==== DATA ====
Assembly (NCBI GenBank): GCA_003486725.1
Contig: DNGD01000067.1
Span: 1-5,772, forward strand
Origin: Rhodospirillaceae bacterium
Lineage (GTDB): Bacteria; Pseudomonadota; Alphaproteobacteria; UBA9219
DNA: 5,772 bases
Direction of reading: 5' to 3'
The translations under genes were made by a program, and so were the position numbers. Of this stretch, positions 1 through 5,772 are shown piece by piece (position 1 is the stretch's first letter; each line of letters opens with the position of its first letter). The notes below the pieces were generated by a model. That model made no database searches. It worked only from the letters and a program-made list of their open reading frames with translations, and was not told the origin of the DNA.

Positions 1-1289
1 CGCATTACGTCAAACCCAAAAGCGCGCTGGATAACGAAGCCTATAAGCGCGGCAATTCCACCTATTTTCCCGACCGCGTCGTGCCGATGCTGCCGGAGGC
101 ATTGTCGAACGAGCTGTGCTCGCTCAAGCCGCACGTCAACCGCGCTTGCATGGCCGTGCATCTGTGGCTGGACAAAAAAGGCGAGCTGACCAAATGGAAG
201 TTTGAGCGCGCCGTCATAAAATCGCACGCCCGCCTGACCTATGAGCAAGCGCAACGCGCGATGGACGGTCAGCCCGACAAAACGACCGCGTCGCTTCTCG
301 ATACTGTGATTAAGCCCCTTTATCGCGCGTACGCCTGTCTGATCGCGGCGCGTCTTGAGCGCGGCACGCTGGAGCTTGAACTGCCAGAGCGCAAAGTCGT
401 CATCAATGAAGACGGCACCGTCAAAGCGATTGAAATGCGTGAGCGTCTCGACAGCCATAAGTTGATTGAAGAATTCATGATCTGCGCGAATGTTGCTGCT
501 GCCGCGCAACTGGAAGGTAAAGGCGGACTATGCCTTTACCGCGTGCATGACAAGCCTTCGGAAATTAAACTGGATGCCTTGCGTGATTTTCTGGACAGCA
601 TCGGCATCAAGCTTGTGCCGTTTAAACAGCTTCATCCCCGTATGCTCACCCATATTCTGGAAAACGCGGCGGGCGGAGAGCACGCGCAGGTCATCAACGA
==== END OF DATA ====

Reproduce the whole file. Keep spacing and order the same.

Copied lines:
Assembly (NCBI GenBank): GCA_003486725.1
Contig: DNGD01000067.1
Span: 1-5,772, forward strand
Origin: Rhodospirillaceae bacterium
Lineage (GTDB): Bacteria; Pseudomonadota; Alphaproteobacteria; UBA9219
DNA: 5,772 bases
Direction of reading: 5' to 3'
The translations under genes were made by a program, and so were the position numbers. Of this stretch, positions 1 through 5,772 are shown piece by piece (position 1 is the stretch's first letter; each line of letters opens with the position of its first letter). The notes below the pieces were generated by a model. That model made no database searches. It worked only from the letters and a program-made list of their open reading frames with translations, and was not told the origin of the DNA.

Positions 1-1289
1 CGCATTACGTCAAACCCAAAAGCGCGCTGGATAACGAAGCCTATAAGCGCGGCAATTCCACCTATTTTCCCGACCGCGTCGTGCCGATGCTGCCGGAGGC
101 ATTGTCGAACGAGCTGTGCTCGCTCAAGCCGCACGTCAACCGCGCTTGCATGGCCGTGCATCTGTGGCTGGACAAAAAAGGCGAGCTGACCAAATGGAAG
201 TTTGAGCGCGCCGTCATAAAATCGCACGCCCGCCTGACCTATGAGCAAGCGCAACGCGCGATGGACGGTCAGCCCGACAAAACGACCGCGTCGCTTCTCG
301 ATACTGTGATTAAGCCCCTTTATCGCGCGTACGCCTGTCTGATCGCGGCGCGTCTTGAGCGCGGCACGCTGGAGCTTGAACTGCCAGAGCGCAAAGTCGT
401 CATCAATGAAGACGGCACCGTCAAAGCGATTGAAATGCGTGAGCGTCTCGACAGCCATAAGTTGATTGAAGAATTCATGATCTGCGCGAATGTTGCTGCT
501 GCCGCGCAACTGGAAGGTAAAGGCGGACTATGCCTTTACCGCGTGCATGACAAGCCTTCGGAAATTAAACTGGATGCCTTGCGTGATTTTCTGGACAGCA
601 TCGGCATCAAGCTTGTGCCGTTTAAACAGCTTCATCCCCGTATGCTCACCCATATTCTGGAAAACGCGGCGGGCGGAGAGCACGCGCAGGTCATCAACGA